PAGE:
London Transit wants fare collection to resume no later than Sept. 1

After a move to rear-door boarding during in the spring, the London Transit Commission plans to move back to regular boarding and fare collection by September.

Passenger numbers trending back up as businesses re-open, students return

LTC ridership plunged by as much as 30 per cent from mid-March to late April, but a report coming to tonight's board meet calls on administration to prepare for service levels at 90 per cent of what they were in September 2019. (Colin Butler/CBC)

Free rides on London Transit Commission (LTC) buses will soon become a thing of the past. 

In a report coming to tonight's meeting of the LTC board, it's recommended the system move back to front-door boarding and regular fare collection no later than Sept. 1, or sooner if possible. 

Rear-door boarding on buses was put in place in March to keep drivers and passengers separate as a way to limit the transmission of COVID-19. 

The downside for the LTC was that passengers no longer had to pay fares. To date the LTC has lost more than $9.3 million in fare revenue.

In April the LTC ordered operator barriers — a see-through plastic box to keep drivers and passengers separate — for buses that didn't already have them installed. The LTC expects the entire fleet will have barriers by October, but barriers for some buses in the fleet began arriving early this month and are in the process of being installed.  

We were losing a couple of million dollars a month by not having fares.- LTC board member Coun. Phil Squire

LTC board member Coun. Phil Squire said a return to collecting fares is essential for London's transit system.  

"It's crucial, we were losing a couple of million dollars a month by not having fares," said Squire. "But we were left in a position with no choice because the province made it clear that barriers were the key to coming back and collecting fares." 

The report says staff are working to have the barriers installed in 193 LTC buses so the system can be at 90 per cent of regular service levels by Sept. 6.

That's important because while ridership took a hit during the spring COVID-19 shutdown, ridership numbers are starting to rise as more businesses reopen. The report also directs administration to increase service levels for specialized transit, which serves riders who can't use regular transit.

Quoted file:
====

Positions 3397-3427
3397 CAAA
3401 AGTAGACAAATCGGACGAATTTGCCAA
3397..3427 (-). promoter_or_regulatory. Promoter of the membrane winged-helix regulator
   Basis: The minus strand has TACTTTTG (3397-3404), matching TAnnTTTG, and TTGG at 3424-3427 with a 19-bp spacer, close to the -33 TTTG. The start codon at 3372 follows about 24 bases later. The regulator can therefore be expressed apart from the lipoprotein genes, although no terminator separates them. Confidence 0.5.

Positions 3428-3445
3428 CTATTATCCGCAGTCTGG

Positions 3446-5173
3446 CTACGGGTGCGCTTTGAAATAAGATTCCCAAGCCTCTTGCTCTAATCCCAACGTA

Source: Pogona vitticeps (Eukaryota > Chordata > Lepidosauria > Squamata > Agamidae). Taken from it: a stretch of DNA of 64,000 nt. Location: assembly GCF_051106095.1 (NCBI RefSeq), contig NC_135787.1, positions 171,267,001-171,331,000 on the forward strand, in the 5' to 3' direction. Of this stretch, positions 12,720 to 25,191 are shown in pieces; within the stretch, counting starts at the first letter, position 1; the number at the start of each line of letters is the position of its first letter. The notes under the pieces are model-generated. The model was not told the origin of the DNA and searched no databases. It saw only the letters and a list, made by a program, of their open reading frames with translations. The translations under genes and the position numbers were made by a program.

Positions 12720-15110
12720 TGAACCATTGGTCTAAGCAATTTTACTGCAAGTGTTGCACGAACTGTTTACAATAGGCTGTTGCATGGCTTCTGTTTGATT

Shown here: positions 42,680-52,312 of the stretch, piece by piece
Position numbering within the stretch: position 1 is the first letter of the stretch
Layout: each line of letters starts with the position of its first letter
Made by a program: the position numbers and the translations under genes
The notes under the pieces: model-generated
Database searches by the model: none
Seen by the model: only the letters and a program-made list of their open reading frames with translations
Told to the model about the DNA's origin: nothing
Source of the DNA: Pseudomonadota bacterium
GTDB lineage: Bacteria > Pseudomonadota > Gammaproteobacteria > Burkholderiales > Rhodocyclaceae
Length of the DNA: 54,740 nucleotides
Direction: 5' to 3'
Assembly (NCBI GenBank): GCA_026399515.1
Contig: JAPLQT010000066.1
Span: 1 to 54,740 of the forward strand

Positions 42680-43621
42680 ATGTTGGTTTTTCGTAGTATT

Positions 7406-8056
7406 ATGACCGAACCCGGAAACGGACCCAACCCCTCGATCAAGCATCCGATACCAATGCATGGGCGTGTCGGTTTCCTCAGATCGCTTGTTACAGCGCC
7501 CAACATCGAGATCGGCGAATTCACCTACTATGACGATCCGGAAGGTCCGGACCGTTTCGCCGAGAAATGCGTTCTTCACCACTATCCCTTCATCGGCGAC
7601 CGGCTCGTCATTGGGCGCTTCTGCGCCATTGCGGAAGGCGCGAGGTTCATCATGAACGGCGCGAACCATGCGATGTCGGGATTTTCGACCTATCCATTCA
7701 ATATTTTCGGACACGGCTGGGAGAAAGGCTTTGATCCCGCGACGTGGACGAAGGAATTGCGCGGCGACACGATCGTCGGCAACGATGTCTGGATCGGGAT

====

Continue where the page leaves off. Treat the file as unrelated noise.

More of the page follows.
Key question: How many students will return?

Full-time students at both Fanshawe College and Western University get transit passes included as part of their student fees. A total of 53,000 students received passes in 2018 and students make up about half of LTC's ridership.

Ahead of a fall semester when many classes are moving online due to coronavirus, the LTC has been consulting with both schools to estimate how many students still need passes. 

The LTC report predicts a drop of about 30 per cent in the number of Western students participating in the fare pass plan this semester. For Fanshawe, that number is 55 per cent. 

The safety of riders and LTC staff is also mentioned in the report. Masks or face coverings are now required on LTC buses and the commission is recommending passengers use pre-loaded payment cards for single fares. Also, they want to encourage passengers to go online to load the payment cards and buy monthly passes to avoid crowding at ticket locations. 

LTC budget issues aren't over

While returning to fare collection will help the bottom line, Squire said the LTC's budget challenges are far from over. 

Even with the return of students in September, ridership won't be what it was in the fall of last year. 

On Monday the province announced $2 billion, split by the feds and the province, to help municipalities keep their transit systems running while they work to fill budget holes left by the coronavirus outbreak. 

Squire said he's grateful for whatever share of that money lands on the LTC's budget sheet.

"Hopefully that money will start flowing because it will enable us to manage our budgets better," said Squire. 

About the Author

Andrew Lupton is a B.C.-born journalist, father of two and a north London resident with a passion for politics, photography and baseball.


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